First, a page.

Recipes from around the web

Lots more baking recipes I want to try have recently come to my attention. I’ve only made the coconut and raspberry cheesecake from the last wishlist I posted, but I can’t resist adding even more recipes to my binder!

1) Spiced mango naan bread (Great British Bake Off)

I’m a huge fan of GBBO and, while I generally want to bake pretty much everything I see on this show, this particular recipe from the second episode of the current series is top of my list. Mangoes! Spices! Naan! What a great combination.

2) Almond spice cake (The Caked Crusader)

This blog never fails to please with its wonderful recipes. The Caked Crusader blogged about this particular cake in the same week I made my spiced honey cake – a sure sign we’re kindred baking spirits! Almonds are possibly my favourite nut to bake with, so this cake definitely has to be made.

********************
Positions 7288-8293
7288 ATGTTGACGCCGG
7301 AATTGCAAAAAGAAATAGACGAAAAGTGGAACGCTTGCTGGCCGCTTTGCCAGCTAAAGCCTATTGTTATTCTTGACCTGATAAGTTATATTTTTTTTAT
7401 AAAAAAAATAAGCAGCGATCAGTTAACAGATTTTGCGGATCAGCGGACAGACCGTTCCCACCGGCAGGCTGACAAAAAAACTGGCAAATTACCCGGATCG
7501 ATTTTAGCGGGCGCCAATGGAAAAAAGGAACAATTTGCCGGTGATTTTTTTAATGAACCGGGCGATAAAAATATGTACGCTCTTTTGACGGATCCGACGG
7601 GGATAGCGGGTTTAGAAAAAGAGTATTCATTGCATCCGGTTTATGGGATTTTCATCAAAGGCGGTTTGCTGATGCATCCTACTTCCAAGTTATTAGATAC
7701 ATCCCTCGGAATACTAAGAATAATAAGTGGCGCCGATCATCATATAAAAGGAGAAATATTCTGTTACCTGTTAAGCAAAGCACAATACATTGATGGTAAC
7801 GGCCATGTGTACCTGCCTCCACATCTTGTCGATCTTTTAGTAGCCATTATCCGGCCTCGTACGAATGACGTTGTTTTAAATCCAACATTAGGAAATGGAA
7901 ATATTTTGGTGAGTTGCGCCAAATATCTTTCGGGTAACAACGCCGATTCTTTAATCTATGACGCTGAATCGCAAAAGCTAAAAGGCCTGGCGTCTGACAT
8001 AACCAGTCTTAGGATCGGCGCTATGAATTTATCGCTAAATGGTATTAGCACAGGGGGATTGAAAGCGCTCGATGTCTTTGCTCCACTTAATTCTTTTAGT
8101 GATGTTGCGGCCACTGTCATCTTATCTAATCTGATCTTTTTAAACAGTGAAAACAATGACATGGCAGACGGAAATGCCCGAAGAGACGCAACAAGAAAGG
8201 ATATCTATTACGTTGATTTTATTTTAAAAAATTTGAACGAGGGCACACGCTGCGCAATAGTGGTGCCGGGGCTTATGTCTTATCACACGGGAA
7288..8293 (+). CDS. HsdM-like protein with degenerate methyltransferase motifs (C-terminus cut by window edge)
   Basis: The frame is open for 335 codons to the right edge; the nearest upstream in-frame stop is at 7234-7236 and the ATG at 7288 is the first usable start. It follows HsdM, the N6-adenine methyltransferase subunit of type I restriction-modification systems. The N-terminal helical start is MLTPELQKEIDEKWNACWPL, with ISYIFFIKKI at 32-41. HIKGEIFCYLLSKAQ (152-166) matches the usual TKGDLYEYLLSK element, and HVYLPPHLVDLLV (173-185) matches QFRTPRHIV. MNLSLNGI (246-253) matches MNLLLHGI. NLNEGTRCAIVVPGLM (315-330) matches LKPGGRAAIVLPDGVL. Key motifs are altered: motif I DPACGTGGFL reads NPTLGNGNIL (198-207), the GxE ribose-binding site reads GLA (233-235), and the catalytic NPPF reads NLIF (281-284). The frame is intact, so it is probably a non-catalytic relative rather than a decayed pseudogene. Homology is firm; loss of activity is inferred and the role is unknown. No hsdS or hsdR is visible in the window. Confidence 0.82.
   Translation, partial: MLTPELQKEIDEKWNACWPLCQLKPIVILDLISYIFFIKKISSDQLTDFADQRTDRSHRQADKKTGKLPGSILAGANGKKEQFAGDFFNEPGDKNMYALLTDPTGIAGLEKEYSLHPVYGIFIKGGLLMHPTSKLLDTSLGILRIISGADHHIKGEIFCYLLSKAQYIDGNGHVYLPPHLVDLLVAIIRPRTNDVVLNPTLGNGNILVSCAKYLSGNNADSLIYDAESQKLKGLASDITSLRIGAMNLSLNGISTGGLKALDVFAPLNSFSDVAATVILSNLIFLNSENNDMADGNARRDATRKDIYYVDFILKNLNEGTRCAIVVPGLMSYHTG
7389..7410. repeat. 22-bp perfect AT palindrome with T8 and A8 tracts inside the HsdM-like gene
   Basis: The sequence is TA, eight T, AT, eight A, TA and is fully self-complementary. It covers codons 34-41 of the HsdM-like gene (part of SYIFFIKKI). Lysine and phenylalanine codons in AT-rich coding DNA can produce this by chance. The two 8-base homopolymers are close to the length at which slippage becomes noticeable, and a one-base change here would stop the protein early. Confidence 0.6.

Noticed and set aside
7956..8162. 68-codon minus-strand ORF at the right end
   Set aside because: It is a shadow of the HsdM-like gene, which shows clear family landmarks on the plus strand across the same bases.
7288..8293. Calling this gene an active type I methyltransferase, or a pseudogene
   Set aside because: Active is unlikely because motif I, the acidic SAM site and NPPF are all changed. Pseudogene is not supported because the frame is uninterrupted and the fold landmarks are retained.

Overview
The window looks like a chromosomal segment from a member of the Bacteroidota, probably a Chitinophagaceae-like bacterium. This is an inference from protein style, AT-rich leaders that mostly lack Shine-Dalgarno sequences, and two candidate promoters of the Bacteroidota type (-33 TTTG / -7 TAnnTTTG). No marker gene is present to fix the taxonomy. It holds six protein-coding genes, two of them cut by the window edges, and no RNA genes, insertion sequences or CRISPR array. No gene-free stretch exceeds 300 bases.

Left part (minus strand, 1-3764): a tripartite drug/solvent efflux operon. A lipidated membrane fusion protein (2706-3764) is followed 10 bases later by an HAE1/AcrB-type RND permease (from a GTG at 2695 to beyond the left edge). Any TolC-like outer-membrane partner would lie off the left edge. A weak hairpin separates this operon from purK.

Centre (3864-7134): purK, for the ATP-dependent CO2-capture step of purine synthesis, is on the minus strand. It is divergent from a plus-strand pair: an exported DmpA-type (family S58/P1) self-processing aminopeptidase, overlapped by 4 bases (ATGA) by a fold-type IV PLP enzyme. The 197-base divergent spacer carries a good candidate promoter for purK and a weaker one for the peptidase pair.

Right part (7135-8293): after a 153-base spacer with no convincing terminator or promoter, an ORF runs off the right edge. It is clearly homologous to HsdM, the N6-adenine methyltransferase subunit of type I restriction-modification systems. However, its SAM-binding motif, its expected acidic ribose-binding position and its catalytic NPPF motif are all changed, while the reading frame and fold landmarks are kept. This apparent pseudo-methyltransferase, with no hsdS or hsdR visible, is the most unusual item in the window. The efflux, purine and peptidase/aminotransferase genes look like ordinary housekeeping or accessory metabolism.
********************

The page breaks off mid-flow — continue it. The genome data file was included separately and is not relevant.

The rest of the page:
3) Volcano cake (BBC Good Food)

What a wonderful idea for a celebratory cake! I love the lava spouting out of the top and the dinosaurs rambling around the volcano. I’m not sure when I’ll actually get a chance to make this, though – is there a National Volcano Day or something?!

4) Pistachio and pecan cheesecake with hot chocolate sauce (Come Dine With Me)

This is another food show I’m a massive fan of! This recipe is actually pretty old, but it’s been in my bookmarks for ages and I haven’t yet got round to making it – hopefully I will do soon. The sauce has to be a winner – melted Mars bars and amaretto? Genius!

5) Grasmere gingerbread (BBC Food)

I originally came across a recipe for Grasmere gingerbread in this month’s Asda magazine, and was immediately intrigued, as I love the Lake District and any recipe from somewhere that scenic – and that’s stood the test of time since the 19th century – has to be brilliant! I can’t find Asda’s recipe online, but this BBC Food version should give you some idea of the flavours.